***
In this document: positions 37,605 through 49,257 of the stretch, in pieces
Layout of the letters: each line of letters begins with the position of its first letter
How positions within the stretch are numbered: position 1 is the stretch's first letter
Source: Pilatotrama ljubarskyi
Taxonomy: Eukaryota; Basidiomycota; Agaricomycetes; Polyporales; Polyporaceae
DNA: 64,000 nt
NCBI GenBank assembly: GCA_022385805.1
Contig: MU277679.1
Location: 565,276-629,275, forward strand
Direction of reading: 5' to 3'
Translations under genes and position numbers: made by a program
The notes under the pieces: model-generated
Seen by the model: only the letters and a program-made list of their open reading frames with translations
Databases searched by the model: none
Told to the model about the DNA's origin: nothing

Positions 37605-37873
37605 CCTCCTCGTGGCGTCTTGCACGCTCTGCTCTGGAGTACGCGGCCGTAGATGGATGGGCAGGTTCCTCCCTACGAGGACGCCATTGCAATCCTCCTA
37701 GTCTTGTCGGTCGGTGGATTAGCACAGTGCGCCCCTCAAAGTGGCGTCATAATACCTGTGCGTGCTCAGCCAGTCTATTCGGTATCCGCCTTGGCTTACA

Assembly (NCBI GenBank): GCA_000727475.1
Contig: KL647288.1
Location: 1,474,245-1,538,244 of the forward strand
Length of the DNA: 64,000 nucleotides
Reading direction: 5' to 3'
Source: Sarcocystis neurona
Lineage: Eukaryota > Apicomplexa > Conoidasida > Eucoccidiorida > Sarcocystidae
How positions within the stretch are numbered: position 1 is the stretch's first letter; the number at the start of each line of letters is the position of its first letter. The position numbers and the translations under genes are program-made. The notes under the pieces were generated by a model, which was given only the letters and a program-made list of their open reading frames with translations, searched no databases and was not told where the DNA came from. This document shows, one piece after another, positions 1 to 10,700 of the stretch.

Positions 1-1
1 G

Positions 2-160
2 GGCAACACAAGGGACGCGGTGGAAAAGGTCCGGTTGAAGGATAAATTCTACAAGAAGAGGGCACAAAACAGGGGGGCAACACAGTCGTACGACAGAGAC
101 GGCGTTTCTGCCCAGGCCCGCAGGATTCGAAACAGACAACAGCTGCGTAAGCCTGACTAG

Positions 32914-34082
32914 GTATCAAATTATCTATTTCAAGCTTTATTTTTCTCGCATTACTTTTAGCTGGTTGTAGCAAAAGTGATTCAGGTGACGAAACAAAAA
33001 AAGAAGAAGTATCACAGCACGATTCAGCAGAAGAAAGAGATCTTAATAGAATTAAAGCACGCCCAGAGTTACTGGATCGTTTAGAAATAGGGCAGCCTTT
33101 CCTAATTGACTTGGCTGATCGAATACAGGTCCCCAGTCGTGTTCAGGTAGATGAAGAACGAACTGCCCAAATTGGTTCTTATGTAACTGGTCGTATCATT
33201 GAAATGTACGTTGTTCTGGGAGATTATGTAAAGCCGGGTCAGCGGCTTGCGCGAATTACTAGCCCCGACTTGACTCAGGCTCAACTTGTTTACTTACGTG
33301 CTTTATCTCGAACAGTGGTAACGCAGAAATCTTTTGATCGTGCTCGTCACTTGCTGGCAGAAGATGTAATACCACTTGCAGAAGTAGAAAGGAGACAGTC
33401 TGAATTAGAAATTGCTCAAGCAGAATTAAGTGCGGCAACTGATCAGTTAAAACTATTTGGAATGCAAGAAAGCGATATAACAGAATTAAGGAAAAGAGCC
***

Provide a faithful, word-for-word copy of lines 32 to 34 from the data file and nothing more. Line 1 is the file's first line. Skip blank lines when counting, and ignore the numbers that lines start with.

Positions 32914-34082
32914 GTATCAAATTATCTATTTCAAGCTTTATTTTTCTCGCATTACTTTTAGCTGGTTGTAGCAAAAGTGATTCAGGTGACGAAACAAAAA
33001 AAGAAGAAGTATCACAGCACGATTCAGCAGAAGAAAGAGATCTTAATAGAATTAAAGCACGCCCAGAGTTACTGGATCGTTTAGAAATAGGGCAGCCTTT